The reason qualified base licenses are required is due to the fact that in Volume Licensing Agreements, ANY VL Agreement, the Desktop OS provided is an UPGRADE only, you cannot purchase naked PCs and use your volume licensing agreement to install XP Pro/Vista, you need a pre-existing OEM/FPP copy of the Windows Desktop OS on the PC first

Some details:

The choice of Qualified Base license depends on:

  1. The Agreement type
  2. If its a new or existing Agreement
  3. Agreement version

Windows XP Professional and Windows Vista Business Upgrades

Customers who wish to acquire either the Windows XP Professional or Windows Vista Business Upgrade license through the Select License or Open License programs must first have licensed and installed on their desktop a qualifying operating system.

Qualifying OS Rules (Each of these conditions must be met in order for the base OS to qualify you for the VL Upgrade.):

  • The qualifying OS must be installed on the device to which the VL Upgrade license is to be assigned.
  • Except as provided below, you must remove the qualifying Operating System from the device in order to deploy the VL Upgrade license.
  • Customers who wish to install or run more than one licensed OS at one time (including the qualifying OS), may either:
  1. acquire Software Assurance for their VL Upgrade license, or
  2. purchase full Windows Vista licenses separately. We do not offer full Desktop OS licenses in Volume Licensing.

Customers that have active Software Assurance coverage do not need to uninstall the qualifying OS and may install and run the qualifying OS and Windows Vista at the same time.

The key notes are on Enterprise Wide Agreements, so EA and OV Company Wide, there are key differences to the qualified base license permitted between NEW and EXISTING agreements, for example XP HOME cannot be used as a qualified base license on an existing or renewal EA/OVCW/OVS agreement

Please take this into consideration when purchasing new PCs to include into an existing agreement, this has been the rule since EA 5.2 Agreements, round about 1999/2000, so really quite a while

 

Did you know – Windows XP HOME is not a qualified base license for Windows Vista Business Upgrade on any corporate program, only the Academic Agreements may use Windows XP HOME

Did you know – NON-MS software can also be used as qualified base licenses, IBM and MAC as above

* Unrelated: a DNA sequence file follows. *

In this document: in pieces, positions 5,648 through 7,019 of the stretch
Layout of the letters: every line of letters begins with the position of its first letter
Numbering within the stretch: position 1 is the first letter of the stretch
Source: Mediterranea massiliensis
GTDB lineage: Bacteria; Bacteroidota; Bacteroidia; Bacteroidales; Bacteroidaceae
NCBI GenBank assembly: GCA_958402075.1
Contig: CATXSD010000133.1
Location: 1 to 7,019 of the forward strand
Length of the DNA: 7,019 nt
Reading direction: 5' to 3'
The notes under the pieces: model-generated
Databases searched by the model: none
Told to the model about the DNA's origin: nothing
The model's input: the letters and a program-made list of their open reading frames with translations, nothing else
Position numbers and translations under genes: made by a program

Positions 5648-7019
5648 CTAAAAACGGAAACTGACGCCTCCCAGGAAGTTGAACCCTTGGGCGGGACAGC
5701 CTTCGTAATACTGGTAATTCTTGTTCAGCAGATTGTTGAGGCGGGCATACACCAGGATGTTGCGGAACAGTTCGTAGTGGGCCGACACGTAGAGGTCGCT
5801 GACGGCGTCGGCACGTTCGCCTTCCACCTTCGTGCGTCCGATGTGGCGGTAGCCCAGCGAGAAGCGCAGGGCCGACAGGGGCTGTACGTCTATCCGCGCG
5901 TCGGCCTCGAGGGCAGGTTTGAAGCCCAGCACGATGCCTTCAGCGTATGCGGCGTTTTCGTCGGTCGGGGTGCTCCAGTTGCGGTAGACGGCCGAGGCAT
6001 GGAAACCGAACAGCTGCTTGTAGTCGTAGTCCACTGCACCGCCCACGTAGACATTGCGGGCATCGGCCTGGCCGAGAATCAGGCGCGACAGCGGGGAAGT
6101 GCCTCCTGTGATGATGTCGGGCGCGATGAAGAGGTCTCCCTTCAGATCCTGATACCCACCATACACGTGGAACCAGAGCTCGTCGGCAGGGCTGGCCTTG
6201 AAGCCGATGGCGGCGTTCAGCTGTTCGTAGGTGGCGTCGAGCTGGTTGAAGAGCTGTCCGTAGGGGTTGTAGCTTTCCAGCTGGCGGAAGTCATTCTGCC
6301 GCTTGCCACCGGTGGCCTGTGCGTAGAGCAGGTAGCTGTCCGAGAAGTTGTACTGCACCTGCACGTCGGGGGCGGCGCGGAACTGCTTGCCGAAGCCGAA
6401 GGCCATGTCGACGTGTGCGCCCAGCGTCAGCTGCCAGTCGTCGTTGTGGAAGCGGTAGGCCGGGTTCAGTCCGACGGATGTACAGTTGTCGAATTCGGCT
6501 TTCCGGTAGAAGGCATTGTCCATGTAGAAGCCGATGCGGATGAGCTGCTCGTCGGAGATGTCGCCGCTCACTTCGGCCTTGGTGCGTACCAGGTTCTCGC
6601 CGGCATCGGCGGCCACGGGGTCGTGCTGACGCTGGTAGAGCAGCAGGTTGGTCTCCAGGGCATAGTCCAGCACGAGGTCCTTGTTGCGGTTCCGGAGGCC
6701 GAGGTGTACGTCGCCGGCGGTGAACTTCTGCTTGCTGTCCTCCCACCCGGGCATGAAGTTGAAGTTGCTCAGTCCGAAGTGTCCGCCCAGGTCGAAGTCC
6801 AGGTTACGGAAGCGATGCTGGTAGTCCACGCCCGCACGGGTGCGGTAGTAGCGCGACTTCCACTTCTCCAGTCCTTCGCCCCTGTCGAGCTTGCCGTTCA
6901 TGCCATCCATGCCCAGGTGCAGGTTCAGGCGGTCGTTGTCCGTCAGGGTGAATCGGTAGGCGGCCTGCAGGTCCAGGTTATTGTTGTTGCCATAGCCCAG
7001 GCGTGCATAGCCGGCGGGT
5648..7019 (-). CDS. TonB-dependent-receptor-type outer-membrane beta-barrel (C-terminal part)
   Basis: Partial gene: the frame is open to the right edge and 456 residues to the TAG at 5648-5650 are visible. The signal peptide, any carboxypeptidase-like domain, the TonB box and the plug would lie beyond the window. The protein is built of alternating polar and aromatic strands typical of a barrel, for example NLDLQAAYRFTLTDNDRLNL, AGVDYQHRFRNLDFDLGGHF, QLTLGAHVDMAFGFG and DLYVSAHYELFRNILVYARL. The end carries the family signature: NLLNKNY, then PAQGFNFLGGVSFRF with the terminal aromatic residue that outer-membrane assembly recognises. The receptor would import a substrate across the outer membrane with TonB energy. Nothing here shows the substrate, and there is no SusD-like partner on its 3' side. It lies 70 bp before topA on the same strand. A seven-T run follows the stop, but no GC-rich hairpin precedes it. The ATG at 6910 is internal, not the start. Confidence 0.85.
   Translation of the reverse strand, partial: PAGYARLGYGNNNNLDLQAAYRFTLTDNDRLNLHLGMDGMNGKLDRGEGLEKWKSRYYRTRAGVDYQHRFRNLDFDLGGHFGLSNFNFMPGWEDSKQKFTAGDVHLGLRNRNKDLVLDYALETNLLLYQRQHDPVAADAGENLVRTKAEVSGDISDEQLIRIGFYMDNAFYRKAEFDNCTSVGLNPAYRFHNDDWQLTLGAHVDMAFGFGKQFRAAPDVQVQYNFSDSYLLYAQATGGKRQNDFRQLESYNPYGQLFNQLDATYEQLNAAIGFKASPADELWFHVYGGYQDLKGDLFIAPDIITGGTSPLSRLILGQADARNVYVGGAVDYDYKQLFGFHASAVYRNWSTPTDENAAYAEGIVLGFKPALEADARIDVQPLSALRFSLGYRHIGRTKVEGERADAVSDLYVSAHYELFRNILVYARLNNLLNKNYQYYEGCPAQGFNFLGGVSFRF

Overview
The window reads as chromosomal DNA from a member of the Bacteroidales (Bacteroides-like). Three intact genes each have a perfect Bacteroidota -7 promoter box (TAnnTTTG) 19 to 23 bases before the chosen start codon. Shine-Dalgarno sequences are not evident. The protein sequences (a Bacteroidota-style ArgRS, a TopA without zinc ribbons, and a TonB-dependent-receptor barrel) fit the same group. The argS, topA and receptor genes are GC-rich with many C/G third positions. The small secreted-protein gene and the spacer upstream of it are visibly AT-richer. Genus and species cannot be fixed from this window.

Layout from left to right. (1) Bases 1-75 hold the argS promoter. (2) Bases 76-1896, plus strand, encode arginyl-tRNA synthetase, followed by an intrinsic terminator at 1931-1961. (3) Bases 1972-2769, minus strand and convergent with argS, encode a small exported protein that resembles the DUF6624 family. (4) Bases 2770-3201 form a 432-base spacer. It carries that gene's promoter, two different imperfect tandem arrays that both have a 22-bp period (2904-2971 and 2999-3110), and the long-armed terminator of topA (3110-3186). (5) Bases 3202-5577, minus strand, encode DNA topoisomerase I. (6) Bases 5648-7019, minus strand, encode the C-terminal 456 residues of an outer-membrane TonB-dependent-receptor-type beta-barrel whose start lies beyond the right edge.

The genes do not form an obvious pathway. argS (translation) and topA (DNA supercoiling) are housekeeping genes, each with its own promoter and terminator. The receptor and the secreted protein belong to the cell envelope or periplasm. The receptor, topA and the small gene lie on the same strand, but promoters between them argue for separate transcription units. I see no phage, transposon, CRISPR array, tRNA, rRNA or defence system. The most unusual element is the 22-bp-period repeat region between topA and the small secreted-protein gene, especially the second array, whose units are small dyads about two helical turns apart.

As a caveat, below, we offered customers who had EXISTING Windows XP Home to PURCHASE the VL Vista Upgrade + SA

Customers* with Windows XP Home Edition licenses purchased on or before December 31, 2006 may acquire Windows Upgrade Licenses with Software Assurance (U & SA). 

This offer expired September 30, 2007.

*For customers under Enterprise Enrollments and Open Value company-wide agreements, this offer applies only to initial orders under new enrollments and agreements.  It does not apply to subsequent orders under new enrollments and agreements, nor to renewal enrollments and agreements.

The core offering in volume licensing is Windows Vista BUSINESS, attach SA to this offering and it becomes Windows Vista Enterprise or Ultimate

Windows Vista Enterprise

Customers with Software Assurance in the systems product pool as of November 1, 2006 are eligible for this benefit during the term of their Software Assurance coverage.  For each Windows license covered under Software Assurance, customers have the option to use Windows Vista™ Enterprise in place of Windows Vista Business on their licensed device. The type of Windows Vista Business license acquired determines whether there is an ongoing right to use Windows Vista Enterprise.

Software Assurance customers with a perpetual license for Windows Vista Business, will have a perpetual right to use Windows Vista Enterprise on the SA covered device. (a customer can continue using Windows Vista Enterprise on this device, even after their SA coverage has expired for that device).  Otherwise, the right to use Windows Vista Enterprise expires upon the expiration of rights under the Windows license for which Software Assurance coverage was acquired.

And also Windows Vista Ultimate……..

Windows Vista Ultimate

Customers with Software Assurance in the systems product pool are eligible for this benefit during the term of their Software Assurance coverage. Customers with fewer than 600 licensed devices with active Windows Software Assurance have the option to use Windows Vista™ Ultimate in place of Windows Vista Business on up to five of those licensed devices. Customers with 600 or more licensed devices with active Software Assurance have the option to use 1 Windows Vista™ Ultimate in place of Windows Vista Business on up to one for every 100 of those licensed devices.